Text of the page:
// 0: No chess pieces.
        // 1:Represents sunspot
        // 2:Indicate Blue Zi
        int chessArr1[][] = new int[11][11];
        chessArr1[1][2] = 1;
        chessArr1[2][3] = 2;

        System.out.println("Primitive two-dimensional array:");

        for (int[] row : chessArr1) {
            for (Integer value : row) {
                System.out.printf("%d\t", value);
            }
            System.out.println();
        }

        // Converting a two-dimensional array to a sparse array
        // First traverse two-dimensional arrays to get the number of non-zero elements
        int sum = 0;
        for (int i = 0; i < chessArr1.length; i++) {
            for (int j = 0; j < chessArr1[i].length; j++) {
                if (chessArr1[i][j] != 0) {
                    sum++;
                }
            }
        }

        // Create the corresponding sparse array
        int sparseArr[][] = new int[sum + 1][3];
        // Assigning values to sparse arrays
        // The first row of a sparse array contains the number of rows, columns, and valid elements of the original array.
        sparseArr[0][0] = chessArr1.length;
        sparseArr[0][1] = chessArr1[0].length;
        sparseArr[0][2] = sum;

        // Traversing two-dimensional arrays, storing non-zero values into sparse arrays
        int count = 0; // The number of non-zero data used for recording
        for (int i = 0; i < chessArr1.length; i++) {
            for (int j = 0; j < chessArr1[i].length; j++) {
                if (chessArr1[i][j] != 0) {
                    count++;
                    sparseArr[count][0] = i; // Location of storage elements
                    sparseArr[count][1] = j; // Location of storage elements
                    sparseArr[count][2] = chessArr1[i][j];// Store element values
                }
            }
        }
        
        //Traversing sparse arrays
        System.out.println();
        System.out.println("Sparse array:");
        for (int[] row : sparseArr) {
            for (Integer value : row) {
                System.out.printf("%d\t", value);
            }
            System.out.println();
        }
    }

The results are as follows:

The original two-dimensional array:
0   0   0   0   0   0   0   0   0   0   0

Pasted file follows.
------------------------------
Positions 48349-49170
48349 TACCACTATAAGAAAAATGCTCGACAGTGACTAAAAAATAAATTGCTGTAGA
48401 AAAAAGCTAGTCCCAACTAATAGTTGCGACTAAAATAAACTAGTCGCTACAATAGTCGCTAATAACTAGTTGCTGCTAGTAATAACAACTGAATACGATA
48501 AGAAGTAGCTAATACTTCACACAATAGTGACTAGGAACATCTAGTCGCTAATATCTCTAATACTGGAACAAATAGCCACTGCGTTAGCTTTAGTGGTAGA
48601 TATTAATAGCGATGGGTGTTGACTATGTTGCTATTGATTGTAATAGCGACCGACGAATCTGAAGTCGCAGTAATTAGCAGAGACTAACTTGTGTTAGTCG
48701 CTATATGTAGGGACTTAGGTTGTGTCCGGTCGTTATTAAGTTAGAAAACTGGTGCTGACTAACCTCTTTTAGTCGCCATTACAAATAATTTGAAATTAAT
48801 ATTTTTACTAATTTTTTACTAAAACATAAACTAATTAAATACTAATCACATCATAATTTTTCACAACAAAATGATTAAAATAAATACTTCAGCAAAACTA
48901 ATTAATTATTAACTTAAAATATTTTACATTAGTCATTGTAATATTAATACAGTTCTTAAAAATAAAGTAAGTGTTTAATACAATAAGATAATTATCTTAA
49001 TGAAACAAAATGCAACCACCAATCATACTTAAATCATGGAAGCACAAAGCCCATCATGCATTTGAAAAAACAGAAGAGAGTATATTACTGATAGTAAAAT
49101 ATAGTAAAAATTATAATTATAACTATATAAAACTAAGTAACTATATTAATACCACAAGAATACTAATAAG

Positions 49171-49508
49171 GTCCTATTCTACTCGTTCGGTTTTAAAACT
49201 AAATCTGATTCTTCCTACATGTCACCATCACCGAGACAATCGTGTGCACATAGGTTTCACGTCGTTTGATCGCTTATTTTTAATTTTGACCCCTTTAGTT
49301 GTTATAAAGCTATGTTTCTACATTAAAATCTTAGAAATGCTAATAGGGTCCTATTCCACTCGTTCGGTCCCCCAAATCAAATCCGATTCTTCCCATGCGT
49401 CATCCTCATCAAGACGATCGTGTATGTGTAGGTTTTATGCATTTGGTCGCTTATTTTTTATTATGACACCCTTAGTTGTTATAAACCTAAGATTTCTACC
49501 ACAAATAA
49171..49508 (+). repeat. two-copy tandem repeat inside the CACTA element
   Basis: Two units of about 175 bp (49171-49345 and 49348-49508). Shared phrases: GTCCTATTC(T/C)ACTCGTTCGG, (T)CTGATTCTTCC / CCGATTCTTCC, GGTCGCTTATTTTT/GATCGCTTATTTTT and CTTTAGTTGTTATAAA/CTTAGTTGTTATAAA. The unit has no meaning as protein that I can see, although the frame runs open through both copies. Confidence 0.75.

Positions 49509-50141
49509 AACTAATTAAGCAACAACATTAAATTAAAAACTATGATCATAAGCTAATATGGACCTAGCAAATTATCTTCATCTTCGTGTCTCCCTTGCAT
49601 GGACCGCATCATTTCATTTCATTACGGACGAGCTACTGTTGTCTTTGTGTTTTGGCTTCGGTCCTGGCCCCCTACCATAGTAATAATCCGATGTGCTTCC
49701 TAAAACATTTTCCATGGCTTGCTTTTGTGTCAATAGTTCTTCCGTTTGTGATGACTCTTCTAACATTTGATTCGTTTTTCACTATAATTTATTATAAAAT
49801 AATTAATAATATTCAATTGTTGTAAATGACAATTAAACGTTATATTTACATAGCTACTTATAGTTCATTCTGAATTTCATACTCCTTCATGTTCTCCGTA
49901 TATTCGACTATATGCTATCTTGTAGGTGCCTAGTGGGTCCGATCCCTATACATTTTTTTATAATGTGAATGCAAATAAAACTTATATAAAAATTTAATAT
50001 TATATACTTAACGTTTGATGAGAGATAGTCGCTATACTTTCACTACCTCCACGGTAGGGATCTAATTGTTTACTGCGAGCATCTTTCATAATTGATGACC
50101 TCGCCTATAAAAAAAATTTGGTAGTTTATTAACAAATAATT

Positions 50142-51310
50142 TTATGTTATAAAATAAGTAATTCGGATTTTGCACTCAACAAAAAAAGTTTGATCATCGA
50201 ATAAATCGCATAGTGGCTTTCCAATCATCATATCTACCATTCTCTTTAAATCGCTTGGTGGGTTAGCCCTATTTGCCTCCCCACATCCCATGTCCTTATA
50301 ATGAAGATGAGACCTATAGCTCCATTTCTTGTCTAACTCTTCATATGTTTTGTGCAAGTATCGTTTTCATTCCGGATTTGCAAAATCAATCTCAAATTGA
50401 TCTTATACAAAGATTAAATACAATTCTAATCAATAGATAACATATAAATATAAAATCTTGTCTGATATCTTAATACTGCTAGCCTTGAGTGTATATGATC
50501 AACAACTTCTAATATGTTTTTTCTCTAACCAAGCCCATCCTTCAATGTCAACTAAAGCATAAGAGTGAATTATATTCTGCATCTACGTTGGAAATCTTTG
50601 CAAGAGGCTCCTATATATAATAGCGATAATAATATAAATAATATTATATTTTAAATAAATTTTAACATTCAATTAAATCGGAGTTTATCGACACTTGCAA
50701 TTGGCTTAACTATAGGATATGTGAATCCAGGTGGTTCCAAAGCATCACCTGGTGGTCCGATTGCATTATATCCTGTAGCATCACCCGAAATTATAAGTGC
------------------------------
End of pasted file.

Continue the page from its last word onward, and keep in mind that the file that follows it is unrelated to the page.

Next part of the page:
0   0   1   0   0   0   0   0   0   0   0   
0   0   0   2   0   0   0   0   0   0   0   
0   0   0   0   0   0   0   0   0   0   0   
0   0   0   0   0   0   0   0   0   0   0   
0   0   0   0   0   0   0   0   0   0   0   
0   0   0   0   0   0   0   0   0   0   0   
0   0   0   0   0   0   0   0   0   0   0   
0   0   0   0   0   0   0   0   0   0   0   
0   0   0   0   0   0   0   0   0   0   0   
0   0   0   0   0   0   0   0   0   0   0   

Sparse array:
11  11  2   
1   2   1   
2   3   2   

In this way, we succeed in converting two-dimensional arrays into sparse arrays.

So how do you convert sparse arrays into two-dimensional arrays with code?

        // Converting sparse arrays to two-dimensional arrays
        // First read the first row of the sparse array and create the original array based on the data of the first row
        int chessArr2[][] = new int[sparseArr[0][0]][sparseArr[0][1]];

        // After reading the sparse array, several rows of data (starting from the second row) are assigned to the original array.
        for (int i = 1; i < sparseArr.length; i++) {
            // The first column and the second column compose the element position, and the third column is the element value.
            chessArr2[sparseArr[i][0]][sparseArr[i][1]] = sparseArr[i][2];
        }

        // Two-dimensional array after traversal recovery
        System.out.println();
        System.out.println("Restored two-dimensional array:");
        for (int[] row : chessArr2) {
            for (Integer value : row) {
                System.out.printf("%d\t", value);
            }
            System.out.println();
        }

After clearing the thread of thought, the code is very simple to see the effect of the operation:

The original two-dimensional array:
0   0   0   0   0   0   0   0   0   0   0   
0   0   1   0   0   0   0   0   0   0   0   
0   0   0   2   0   0   0   0   0   0   0   
0   0   0   0   0   0   0   0   0   0   0   
0   0   0   0   0   0   0   0   0   0   0